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House committee OK with arming school resource officers

FRANKFORT, Ky. (KT) – A Senate bill requiring school resource officers to be armed while on duty cleared a House committee on Tuesday.

That provision is just one of many that appear in the legislation, sponsored by Sen. Max Wise, R-Campbellsville, which he described to the House Education Committee as School Safety 2.0, referring to a bill approved during the 2019 General Assembly.

During his appearance before the House Education Committee, Wise said, “We want to make sure that our schools are secure with the appropriate personnel within those school walls, so Senate Bill 8 says that school resource officers shall be armed with a firearm. We did not go down the path last session of arming teachers, we did not go down the path past session of arming volunteers. But we did say we would have sworn law enforcement officers as SROs within our school walls.”

One change from last year was to change the requirement of an SRO for each school to one for each campus, since some districts have more than one building co-located in the same area.

Wise says his goal of one mental health professional adult for each 250 students, also includes counselors, social workers and psychologists.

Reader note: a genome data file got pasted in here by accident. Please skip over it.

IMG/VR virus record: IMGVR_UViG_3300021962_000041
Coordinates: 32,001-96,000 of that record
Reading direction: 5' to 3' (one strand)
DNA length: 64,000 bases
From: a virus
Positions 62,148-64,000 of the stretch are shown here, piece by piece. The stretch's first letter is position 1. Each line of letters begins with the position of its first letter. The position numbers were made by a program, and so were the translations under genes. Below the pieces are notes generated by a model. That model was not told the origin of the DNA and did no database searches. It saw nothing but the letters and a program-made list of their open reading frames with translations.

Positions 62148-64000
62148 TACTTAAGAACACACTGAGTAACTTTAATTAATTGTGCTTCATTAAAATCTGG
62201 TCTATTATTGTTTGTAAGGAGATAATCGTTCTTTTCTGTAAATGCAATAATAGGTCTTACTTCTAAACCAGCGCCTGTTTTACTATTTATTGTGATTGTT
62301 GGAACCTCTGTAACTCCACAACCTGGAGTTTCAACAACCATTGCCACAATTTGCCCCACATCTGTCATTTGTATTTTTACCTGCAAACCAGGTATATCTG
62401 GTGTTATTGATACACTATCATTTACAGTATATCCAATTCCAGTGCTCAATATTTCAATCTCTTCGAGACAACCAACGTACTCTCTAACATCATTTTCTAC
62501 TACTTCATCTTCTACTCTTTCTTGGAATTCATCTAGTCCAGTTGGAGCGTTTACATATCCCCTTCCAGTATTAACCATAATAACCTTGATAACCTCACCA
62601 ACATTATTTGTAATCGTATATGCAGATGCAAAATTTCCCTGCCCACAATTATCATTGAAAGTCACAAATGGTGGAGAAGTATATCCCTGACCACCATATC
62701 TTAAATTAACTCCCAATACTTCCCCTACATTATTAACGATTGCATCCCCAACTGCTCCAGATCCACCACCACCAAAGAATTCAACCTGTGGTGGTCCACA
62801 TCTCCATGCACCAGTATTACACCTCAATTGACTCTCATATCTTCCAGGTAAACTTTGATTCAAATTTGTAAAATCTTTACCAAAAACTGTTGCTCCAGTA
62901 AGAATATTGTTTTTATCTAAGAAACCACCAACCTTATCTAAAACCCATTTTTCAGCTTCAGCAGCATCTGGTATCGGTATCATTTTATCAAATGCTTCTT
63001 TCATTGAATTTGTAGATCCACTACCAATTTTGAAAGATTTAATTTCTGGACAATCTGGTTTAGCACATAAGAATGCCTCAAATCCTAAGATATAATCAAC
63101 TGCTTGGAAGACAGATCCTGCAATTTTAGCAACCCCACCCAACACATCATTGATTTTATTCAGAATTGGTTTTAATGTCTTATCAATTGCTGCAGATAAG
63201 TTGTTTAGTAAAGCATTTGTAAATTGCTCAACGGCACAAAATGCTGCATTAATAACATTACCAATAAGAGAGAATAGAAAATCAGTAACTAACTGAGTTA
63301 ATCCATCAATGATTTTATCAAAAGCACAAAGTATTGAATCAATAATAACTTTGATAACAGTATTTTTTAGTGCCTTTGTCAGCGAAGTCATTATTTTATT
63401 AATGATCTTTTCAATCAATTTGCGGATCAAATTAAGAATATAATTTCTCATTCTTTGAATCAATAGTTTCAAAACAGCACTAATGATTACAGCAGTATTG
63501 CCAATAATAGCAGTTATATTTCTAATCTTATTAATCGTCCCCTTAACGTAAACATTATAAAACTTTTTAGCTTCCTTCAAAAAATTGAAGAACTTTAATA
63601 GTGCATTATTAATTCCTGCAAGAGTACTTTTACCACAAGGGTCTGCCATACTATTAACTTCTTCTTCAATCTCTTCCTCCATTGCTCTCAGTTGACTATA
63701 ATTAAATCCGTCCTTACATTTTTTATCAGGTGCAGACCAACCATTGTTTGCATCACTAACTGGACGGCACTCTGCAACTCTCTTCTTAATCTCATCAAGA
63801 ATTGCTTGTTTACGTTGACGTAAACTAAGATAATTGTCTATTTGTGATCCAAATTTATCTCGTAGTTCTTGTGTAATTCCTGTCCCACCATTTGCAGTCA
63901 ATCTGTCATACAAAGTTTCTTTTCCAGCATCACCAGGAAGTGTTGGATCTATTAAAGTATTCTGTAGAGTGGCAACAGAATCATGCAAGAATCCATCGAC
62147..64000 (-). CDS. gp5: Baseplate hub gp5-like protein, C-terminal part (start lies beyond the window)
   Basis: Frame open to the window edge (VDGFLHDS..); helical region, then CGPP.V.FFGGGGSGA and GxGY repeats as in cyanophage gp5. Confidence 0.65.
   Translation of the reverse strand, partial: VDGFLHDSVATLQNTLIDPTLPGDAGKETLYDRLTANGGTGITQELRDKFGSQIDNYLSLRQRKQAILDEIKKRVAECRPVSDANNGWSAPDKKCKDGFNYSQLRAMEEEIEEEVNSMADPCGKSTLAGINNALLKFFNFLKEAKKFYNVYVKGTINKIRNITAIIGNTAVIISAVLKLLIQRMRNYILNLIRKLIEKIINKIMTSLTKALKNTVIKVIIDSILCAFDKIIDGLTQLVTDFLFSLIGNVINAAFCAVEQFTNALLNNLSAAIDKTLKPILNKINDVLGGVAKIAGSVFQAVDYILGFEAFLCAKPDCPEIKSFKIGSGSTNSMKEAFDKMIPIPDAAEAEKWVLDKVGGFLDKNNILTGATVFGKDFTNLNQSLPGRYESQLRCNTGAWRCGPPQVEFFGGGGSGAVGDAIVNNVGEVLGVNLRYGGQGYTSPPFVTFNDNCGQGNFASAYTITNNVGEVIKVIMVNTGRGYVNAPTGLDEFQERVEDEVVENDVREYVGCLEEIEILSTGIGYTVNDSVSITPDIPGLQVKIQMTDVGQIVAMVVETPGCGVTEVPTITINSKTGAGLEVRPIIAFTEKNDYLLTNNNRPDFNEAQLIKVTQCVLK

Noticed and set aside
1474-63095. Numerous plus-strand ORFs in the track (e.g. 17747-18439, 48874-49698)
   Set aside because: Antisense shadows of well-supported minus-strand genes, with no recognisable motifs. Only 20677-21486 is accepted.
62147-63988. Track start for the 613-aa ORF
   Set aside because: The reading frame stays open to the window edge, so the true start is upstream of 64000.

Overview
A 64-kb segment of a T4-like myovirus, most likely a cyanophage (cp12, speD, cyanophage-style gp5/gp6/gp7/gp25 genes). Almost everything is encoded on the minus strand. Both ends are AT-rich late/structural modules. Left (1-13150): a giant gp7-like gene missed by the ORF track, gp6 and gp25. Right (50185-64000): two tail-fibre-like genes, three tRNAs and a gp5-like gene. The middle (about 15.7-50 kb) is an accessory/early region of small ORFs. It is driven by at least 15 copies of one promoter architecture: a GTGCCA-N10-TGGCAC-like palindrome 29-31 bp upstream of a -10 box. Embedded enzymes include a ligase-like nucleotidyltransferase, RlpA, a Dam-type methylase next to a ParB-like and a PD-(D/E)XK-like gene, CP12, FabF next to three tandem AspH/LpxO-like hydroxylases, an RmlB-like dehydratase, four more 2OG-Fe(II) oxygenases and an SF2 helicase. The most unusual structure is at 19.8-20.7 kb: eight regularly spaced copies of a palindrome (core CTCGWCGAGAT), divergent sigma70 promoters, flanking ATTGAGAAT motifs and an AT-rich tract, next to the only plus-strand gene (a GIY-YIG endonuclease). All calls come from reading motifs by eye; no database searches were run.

Linda Tyree, a counselor in the Butler County Schools, testified, “We know that mental health, just like our academics, is crucial, and that it is foundational to our students.”

She noted that a mental health core program is enough for 80 percent of students, while 20 percent need more in order to be successful, so there is a tier 2 program for them and a tier 3 program for the five percent that need more intense support.

There were some concerns about the effect armed SROs would have in some neighborhoods, but Wise pointed out a survey taken in the Jefferson County Public Schools in December, which included over 2,500 teachers and staff members, indicating 90-percent support for armed SROs in schools.

“I think the survey speaks for itself,” he said. “If we are going to have sworn law enforcement officers in schools, I think it is the expectation that they not have a slingshot, but they have a firearm.”

Keturah Herron with the ACLU of Kentucky spoke against the measure.

“SROs are still police, and will detain, handcuff and arrest, as they are trained to do,” Herron said. “SROs do not always understand the behavior of disabled students and may respond with more aggressive measures when they are armed.”

While several committee Democrats either “passed” or voted against the measure, saying local districts should decide whether to arm SROs, there were enough “aye” votes to send it on to the House floor.

In other action, the committee unanimously approved, with one “pass” vote, a House bill that would ban corporal punishment in schools.

This followed testimony that Kentucky is one of only 19 states that haven’t outlawed the practice, and that there were 284 incidents where corporal punishment was used in 19 Kentucky districts, during the 2018-2019 school year.